The roster for the general tasting was promising, and the event moved into the Chinese rotunda. My first stop was to my favorite brewpub, Triumph Brewing Company. The Princeton and New Hope brewpub will be opening a location on Chestnut Street, and their offerings of a Vienna Lager, Bengal Gold IPA and Raspberry Wheat performed well. The Raspberry, with which I was not familiar, was light and fruity without being too sweet. Cherry Hill's Flying Fish, who I don't remember being there last year, had a table and was pouring their 10th Anniversary Imperial Espresso Porter. I had already tried a four-pack of the porter, which features a welcome smokiness, and my enjoyment of it was confirmed. A number of my friends agreed.

The one thing that you can almost always bank upon is the presence of good, flavorful IPAs, a fact that I, a confessed Hop-Head, thoroughly enjoyed. Michael Jackson alluded to the quality of American IPAs (and of the quality of all American craft brewing) during his speech, and his opinion was supported by the selection during the general tasting. Legacy Brewing Company's Hoptimus Prime Double IPA, Triumph's Bengal Gold IPA, Hop Whallop from Victory Brewing Company-- home of my favorite beer, HopDevil -- and the Greer Beer IPA from Philadelphia's Home Sweet Homebrew were memorable examples of the flavorful variety first brewed to survive the trip from the British Isles to the colonials in India.

But the star of the show for my money was the Cocoa Loco Triple Chocolate Stout from Arcadia Brewing Company in Battle Creek, Michigan. Stouts are usually a little too heavy for my liking, but the smoothness and lightness of Arcadia's brew was fantastic. I crossed the crowded room two or three times for the chocolaty, understated stout. Plus, the beer is brewed in Battle Creek, so I could certainly see myself pouring a bottle over my cereal -- what better way to start your day?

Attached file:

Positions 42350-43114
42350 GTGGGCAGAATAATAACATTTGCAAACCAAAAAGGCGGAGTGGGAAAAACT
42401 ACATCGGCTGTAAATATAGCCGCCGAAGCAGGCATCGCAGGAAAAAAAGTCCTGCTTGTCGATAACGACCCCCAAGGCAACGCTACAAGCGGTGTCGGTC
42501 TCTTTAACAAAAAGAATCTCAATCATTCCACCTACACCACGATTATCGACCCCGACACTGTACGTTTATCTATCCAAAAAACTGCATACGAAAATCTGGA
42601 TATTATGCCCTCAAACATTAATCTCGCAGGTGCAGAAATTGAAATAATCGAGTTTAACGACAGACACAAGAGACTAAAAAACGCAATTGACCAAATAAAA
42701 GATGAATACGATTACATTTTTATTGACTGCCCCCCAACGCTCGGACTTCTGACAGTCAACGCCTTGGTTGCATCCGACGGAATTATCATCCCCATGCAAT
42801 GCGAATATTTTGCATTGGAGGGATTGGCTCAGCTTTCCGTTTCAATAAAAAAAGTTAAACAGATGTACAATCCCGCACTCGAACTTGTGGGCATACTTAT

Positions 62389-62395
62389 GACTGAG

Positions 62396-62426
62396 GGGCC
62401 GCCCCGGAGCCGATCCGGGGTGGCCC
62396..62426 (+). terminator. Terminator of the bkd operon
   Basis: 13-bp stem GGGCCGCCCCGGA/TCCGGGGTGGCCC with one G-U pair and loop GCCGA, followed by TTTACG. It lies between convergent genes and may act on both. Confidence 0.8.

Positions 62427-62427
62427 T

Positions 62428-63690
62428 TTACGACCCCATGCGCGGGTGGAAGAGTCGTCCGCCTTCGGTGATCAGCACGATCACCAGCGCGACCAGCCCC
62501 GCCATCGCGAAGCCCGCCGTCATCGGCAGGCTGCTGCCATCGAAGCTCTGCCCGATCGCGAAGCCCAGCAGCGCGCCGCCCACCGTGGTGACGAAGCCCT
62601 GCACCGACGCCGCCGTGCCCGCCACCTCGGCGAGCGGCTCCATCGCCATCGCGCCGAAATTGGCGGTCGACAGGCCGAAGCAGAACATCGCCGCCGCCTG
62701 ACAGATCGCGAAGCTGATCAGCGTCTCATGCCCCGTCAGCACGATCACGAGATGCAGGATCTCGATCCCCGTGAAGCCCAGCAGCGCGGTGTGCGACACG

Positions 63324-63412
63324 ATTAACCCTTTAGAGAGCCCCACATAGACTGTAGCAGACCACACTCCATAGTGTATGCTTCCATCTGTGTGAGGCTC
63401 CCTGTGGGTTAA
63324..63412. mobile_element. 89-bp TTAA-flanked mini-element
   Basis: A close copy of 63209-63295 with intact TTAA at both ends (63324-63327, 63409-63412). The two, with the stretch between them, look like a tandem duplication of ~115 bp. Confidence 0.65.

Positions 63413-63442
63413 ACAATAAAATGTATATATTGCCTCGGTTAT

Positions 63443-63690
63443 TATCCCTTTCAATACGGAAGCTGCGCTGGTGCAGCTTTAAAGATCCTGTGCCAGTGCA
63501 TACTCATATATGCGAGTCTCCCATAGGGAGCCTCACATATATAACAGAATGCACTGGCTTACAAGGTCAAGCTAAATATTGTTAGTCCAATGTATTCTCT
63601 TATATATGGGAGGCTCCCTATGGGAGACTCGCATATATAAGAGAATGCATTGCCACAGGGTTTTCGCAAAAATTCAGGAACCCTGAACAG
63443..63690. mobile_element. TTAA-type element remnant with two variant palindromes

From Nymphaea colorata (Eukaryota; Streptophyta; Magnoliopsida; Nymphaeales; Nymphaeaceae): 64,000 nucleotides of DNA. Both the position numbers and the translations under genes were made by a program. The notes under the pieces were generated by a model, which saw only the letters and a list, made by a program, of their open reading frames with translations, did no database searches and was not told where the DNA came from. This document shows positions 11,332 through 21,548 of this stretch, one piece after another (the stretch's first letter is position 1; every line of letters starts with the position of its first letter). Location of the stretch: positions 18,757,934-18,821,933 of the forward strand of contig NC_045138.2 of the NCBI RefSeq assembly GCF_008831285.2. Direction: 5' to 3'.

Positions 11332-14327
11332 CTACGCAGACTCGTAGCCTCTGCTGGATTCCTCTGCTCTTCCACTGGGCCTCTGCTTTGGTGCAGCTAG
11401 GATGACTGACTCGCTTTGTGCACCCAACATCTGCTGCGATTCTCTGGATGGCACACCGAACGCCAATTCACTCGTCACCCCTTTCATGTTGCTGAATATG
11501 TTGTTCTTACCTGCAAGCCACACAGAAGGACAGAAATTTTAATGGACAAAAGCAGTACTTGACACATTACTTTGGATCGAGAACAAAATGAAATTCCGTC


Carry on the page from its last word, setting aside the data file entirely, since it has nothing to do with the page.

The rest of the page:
Of course, the main problem with the general tasting is that you can really only taste a small portion of the beers available. Fortunately, attendees got good news about next year that will allow them to spread the tasting over a larger period of time: Philly Beer Week.

For more on that, be sure to check out a full preview over at Seen Through a Glass.


~Kevin said...

Sam Adams Triple Bock = Liquid Yeast in Blue Bottle!

I still maintain that after all these years; am glad we never pitched in on a case like we were going to do at one point. Now, that Cranberry Lambic they whip out in small quantities at year's end... that's a beer!

Also - don't forget the wondrous joy and heavy duty kick of Penn Brewery's Oktoberfest (review valid only when consumed at the brewery in front of an oompah band).


French Fries said...

It's so fantastic to find another Squirrel Cage fan transplanted to Philadelphia. I'm trying to squeeze in visits there and to all my other favorite Pittsburgh beer hot-spots as I know I'll be moving to Philly in the next few months. For now, I'm using the fact that D's Dogs & 6-Pacs is just down the road to stage my at-home version of the Washington Post's March Madness Beer Bracket.

PhilaFoodie said...

French Fries: Yeah, I have fond memories of the Cage. Used to live near D's as well not too long ago. In your bracket, I'd have D's going at least to the Sweet Sixteen, if not further.

Unknown said...

I just started reading your blog after hearing the interview with Marty Moss-Coane and I was so happy, as a Philly native/recent Pittsburgh transplant, to see a reference to the Cage! During my nine years in Pittsburgh, I lived within stumbling distance of the Cage and D's Dog's--both are great bars! Looking forward to your future drinking and eating exploits after Italy.